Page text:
We should pay more attention to student curiosity

Research output: Contribution to journalComment/debate

6 Scopus citations


Introduction: Educators sometimes become frustrated when students appear interested only in learning the “right answers for the exam” versus being truly engaged and taking initiative to develop their own questions that add to the learning process. Some have suggested that because information is so readily accessible in today's digital environment that the desire to undertake scholarly inquiry may gradually be lost. Commentary: Curiosity is a trait that drives people to ask exploratory questions and find creative ways to solve problems. It has been linked with a variety of desired academic and professional outcomes, but is a construct rarely addressed within educational literature. This commentary suggests that curiosity is a characteristic to which pharmacy educators should pay more attention. A series of questions are posed for pharmacy educators to consider with regard to screening for, promoting, and developing curiosity within our student population. Implications: Pharmacy educators need to be intentional about designing programs and instructional practices in ways that promote and incentivize student curiosity. The questions posed to the Academy are intended to evoke discussion and further study of curiosity within pharmacy education.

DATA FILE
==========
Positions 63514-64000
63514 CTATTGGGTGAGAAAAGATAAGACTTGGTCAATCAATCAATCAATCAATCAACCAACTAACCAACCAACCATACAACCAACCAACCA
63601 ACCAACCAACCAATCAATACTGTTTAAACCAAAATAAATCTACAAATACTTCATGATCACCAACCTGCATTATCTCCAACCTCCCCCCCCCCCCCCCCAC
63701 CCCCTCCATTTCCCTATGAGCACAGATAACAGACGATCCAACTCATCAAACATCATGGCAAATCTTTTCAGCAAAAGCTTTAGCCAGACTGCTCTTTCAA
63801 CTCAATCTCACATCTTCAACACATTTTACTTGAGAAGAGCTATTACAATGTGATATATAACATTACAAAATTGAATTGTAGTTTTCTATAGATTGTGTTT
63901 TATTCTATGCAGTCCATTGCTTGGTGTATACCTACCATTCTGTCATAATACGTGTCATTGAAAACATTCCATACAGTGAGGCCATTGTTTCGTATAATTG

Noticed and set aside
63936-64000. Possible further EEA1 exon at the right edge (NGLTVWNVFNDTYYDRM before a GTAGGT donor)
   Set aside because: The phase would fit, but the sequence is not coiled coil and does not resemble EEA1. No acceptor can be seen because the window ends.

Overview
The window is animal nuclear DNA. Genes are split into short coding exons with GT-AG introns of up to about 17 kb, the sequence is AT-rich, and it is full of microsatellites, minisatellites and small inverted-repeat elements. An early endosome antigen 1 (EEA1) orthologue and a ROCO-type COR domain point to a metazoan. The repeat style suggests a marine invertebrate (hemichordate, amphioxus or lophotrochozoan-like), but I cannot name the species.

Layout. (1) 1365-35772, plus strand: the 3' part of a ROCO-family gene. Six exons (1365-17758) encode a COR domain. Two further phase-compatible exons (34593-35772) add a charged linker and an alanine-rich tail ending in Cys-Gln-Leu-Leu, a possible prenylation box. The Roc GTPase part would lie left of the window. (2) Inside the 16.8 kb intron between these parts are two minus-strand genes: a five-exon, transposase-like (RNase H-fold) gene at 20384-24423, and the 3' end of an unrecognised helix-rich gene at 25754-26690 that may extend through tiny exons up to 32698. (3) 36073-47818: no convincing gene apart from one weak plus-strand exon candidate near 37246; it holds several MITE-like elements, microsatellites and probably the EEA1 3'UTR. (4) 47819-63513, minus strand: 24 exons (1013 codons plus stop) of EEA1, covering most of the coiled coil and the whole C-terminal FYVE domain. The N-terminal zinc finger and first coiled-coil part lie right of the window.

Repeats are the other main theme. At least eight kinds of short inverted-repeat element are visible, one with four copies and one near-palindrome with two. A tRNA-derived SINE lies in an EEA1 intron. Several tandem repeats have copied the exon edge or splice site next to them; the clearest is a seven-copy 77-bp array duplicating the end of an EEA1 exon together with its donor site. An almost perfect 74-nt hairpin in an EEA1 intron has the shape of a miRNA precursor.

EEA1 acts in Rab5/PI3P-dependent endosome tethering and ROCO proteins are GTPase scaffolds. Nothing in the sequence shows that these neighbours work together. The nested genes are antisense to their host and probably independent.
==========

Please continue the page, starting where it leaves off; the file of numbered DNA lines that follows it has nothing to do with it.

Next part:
Original languageEnglish
Pages (from-to)651-654
Number of pages4
JournalCurrents in Pharmacy Teaching and Learning
Issue number7
StatePublished - Jul 2019

Bibliographical note

Publisher Copyright:
© 2019 Elsevier Inc.


  • Curiosity
  • Lifelong learning
  • Motivation
  • Teaching

ASJC Scopus subject areas

  • General Pharmacology, Toxicology and Pharmaceutics
  • Pharmacy


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